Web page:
How do pipes work? They use three communication channels provided to every executing command.
stdin (standard input) by default is what we type on the keyboard. We can use "<" with a filename to make a program take input from a file.
stdout (standard output) by default is printed on your computer screen. We can use ">" with a filename to send that to a file, overwriting whatever is there, or we can use ">>" to append standard output to the end of the file.
stderr (standard error) is an alternative kind of output. Programs use it to send error messages. This can be useful because you might want to see error messages on the terminal even if you redirect output to a file. Here's an example:
$ ls *.bak > listfile ls: *.bak: No such file or directory
Here, we wanted a list of all files ending in .bak. But no such files exist in this directory. If
ls sent its error message to standard output (which in this case has been directed to a file), we wouldn't know that there is a problem without looking at the content of listfile. But because
ls sent its message to standard error, we see it. The error message starts with the name of the program (
ls) followed by a colon and the actual message.
A pipe simply redirects the standard output of the first program to the standard input of the second:
$ ls *.bak | more
Sometimes, we want to direct the output of a command to a file, but we also want to see the output as the program runs. The
tee command does just that:
$ ls -lR / | tee > allMyFiles
provides a complete, detailed list of your file system, saved to allMyFiles. This takes some time to run;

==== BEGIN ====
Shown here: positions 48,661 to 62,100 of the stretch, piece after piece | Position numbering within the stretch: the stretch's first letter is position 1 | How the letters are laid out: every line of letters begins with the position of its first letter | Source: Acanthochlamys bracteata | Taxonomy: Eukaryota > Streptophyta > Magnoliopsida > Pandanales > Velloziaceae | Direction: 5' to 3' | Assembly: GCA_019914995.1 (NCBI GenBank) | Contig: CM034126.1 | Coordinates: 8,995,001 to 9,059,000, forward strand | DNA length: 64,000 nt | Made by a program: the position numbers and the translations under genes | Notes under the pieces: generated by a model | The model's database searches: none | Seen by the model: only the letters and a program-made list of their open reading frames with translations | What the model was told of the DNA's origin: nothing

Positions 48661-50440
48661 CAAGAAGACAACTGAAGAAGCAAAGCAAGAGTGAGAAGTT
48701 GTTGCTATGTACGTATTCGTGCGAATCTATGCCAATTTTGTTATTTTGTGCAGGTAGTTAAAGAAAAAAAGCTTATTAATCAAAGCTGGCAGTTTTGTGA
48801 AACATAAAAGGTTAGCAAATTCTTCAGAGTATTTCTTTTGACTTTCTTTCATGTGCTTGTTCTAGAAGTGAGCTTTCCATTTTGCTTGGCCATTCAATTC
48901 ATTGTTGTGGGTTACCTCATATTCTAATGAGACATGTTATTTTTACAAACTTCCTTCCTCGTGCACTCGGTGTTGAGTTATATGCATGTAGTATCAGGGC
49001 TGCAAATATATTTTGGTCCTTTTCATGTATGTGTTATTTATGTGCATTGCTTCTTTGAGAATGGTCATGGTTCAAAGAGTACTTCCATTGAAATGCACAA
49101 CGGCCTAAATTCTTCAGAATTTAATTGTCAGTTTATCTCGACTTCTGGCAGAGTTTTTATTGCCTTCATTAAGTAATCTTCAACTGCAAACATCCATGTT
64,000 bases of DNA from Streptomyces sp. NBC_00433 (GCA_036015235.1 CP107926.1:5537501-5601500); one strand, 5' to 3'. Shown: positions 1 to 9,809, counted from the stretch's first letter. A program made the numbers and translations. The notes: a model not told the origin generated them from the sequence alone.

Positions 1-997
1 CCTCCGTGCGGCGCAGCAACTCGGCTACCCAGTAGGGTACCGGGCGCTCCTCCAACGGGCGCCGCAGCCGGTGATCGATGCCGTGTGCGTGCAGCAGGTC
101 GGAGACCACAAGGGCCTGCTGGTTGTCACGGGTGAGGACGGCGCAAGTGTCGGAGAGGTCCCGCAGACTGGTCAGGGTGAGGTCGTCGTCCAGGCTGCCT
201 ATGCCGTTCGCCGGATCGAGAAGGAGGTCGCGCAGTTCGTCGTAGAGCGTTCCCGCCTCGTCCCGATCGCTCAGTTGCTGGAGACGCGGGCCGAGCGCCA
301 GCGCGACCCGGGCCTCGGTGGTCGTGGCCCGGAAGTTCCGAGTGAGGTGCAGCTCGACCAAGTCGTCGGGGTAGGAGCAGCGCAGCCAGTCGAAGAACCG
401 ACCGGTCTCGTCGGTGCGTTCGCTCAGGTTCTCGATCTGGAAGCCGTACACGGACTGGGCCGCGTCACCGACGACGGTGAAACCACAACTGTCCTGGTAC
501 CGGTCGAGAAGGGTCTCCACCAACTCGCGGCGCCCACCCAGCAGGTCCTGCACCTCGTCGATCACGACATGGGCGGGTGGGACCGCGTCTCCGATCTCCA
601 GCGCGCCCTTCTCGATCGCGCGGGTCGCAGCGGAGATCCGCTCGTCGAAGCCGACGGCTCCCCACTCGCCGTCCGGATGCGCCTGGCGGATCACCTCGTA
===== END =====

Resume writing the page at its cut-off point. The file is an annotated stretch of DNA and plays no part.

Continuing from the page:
tee saves you from staring at a lifeless screen, wondering whether any thing's happening.
Each program can open a lot of files, and each has a number called a file descriptor that is meaningful only within that program. The first three numbers are always reserved for the file descriptors we just described.
When we redirect stdin as we did above, error messages still go to the screen. For example
$ ls /nosuchplace > /dev/null ls: /nosuchplace: No such file or directory $
To redirect stderr we have to use the more general form of redirection, which uses the file numbers mentioned in the previous section, and looks like this.
$ ls /nosuchplace 2>/tmp/errors $
This sends the error message sent to file number 2 (stderr) into the file /tmp/errors.
Now we can introduce a more complex redirection, which redirects standard output and standard error to the same file:
$ ls *.bak > listfile 2>&1
The & in that command has nothing to do with putting a command in the background. The & here must directly follow the > character, and it sends file number 2 onto file number 1.
Or in the case of a pipe, put this before the pipe:
$ ls *.bak 2>&1 | more
Sometimes it is convenient to keep other files open and add to them in dribs and drabs. You can do this with redirection and
$ exec 3>/tmp/thirdfile $ exec 4>/tmp/fourthfile $ echo drib >&3 $ echo drab >&4 $ echo another drib >&3 $ echo another drab >&4 $ exec 3>&- $ exec 4>&-
The first two lines open connections to two more file descriptors, 3 and 4. We can then echo text onto them, redirect programs into them, etc. using
>&4. Finally, we close them with the
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